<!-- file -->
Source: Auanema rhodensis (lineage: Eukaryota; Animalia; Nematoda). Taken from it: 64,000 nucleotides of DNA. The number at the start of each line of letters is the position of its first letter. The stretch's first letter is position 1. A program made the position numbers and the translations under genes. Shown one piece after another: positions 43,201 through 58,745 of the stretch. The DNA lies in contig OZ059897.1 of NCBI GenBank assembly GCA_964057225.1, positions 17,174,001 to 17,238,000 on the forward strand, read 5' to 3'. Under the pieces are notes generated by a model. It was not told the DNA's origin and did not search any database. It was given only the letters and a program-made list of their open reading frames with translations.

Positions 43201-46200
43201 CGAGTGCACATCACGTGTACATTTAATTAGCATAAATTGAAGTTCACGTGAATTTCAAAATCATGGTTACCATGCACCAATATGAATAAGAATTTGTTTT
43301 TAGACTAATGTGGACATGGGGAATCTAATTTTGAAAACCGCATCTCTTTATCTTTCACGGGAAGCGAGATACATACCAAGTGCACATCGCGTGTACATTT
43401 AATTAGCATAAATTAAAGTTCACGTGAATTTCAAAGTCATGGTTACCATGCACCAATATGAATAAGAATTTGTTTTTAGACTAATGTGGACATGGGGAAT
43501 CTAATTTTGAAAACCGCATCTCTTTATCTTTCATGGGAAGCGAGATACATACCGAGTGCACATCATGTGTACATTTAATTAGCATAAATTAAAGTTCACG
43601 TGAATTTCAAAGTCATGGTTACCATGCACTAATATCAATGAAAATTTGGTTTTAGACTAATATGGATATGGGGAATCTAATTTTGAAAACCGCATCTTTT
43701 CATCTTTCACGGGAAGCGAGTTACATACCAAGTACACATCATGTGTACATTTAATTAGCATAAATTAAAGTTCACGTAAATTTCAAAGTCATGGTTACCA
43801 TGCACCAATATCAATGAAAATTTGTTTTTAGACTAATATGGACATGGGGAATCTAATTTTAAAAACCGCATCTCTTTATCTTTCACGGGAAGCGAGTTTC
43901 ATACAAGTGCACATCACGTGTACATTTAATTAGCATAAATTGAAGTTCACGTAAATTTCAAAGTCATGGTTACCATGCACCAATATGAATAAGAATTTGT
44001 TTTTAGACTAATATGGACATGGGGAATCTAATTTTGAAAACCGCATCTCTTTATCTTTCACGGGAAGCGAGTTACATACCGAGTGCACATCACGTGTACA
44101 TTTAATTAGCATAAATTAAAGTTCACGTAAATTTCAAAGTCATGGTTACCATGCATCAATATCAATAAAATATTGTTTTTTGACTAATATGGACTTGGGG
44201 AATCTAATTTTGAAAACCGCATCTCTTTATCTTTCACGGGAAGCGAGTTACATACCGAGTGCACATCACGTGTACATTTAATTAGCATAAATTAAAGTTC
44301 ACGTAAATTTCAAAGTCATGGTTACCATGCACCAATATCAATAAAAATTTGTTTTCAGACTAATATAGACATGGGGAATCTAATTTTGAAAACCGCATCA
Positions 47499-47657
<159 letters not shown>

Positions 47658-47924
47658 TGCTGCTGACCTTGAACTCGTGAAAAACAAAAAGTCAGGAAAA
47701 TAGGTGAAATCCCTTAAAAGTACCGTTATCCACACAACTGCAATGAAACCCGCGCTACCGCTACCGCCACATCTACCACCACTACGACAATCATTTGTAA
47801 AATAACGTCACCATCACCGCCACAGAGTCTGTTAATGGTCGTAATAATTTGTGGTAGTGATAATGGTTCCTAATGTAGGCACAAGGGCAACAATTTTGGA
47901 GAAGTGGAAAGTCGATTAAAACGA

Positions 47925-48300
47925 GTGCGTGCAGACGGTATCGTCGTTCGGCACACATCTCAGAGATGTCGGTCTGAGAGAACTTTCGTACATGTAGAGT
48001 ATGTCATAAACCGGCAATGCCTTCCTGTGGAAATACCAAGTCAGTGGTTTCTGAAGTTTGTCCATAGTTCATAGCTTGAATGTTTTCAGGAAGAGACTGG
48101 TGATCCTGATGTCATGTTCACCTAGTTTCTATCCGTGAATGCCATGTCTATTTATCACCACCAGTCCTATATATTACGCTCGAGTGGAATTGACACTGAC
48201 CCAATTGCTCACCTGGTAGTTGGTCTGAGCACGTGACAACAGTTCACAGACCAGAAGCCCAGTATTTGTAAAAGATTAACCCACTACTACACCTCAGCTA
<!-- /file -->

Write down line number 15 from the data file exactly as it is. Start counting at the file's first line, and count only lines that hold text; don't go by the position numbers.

Positions 47499-47657